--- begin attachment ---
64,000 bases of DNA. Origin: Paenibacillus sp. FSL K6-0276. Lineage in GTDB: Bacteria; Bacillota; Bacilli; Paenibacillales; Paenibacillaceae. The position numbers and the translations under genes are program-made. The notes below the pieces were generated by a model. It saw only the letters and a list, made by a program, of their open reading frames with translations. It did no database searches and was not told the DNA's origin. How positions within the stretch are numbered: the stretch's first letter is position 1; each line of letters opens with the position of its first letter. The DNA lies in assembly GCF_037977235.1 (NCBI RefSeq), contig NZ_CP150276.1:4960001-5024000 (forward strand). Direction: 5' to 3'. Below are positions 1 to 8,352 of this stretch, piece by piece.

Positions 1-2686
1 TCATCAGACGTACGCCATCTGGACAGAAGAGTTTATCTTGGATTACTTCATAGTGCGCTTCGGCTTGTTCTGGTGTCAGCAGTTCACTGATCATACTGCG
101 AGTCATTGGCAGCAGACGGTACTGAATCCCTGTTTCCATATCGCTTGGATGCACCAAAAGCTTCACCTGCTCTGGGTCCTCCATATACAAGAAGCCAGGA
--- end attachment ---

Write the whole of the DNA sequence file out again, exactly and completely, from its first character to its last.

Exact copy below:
64,000 bases of DNA. Origin: Paenibacillus sp. FSL K6-0276. Lineage in GTDB: Bacteria; Bacillota; Bacilli; Paenibacillales; Paenibacillaceae. The position numbers and the translations under genes are program-made. The notes below the pieces were generated by a model. It saw only the letters and a list, made by a program, of their open reading frames with translations. It did no database searches and was not told the DNA's origin. How positions within the stretch are numbered: the stretch's first letter is position 1; each line of letters opens with the position of its first letter. The DNA lies in assembly GCF_037977235.1 (NCBI RefSeq), contig NZ_CP150276.1:4960001-5024000 (forward strand). Direction: 5' to 3'. Below are positions 1 to 8,352 of this stretch, piece by piece.

Positions 1-2686
1 TCATCAGACGTACGCCATCTGGACAGAAGAGTTTATCTTGGATTACTTCATAGTGCGCTTCGGCTTGTTCTGGTGTCAGCAGTTCACTGATCATACTGCG
101 AGTCATTGGCAGCAGACGGTACTGAATCCCTGTTTCCATATCGCTTGGATGCACCAAAAGCTTCACCTGCTCTGGGTCCTCCATATACAAGAAGCCAGGA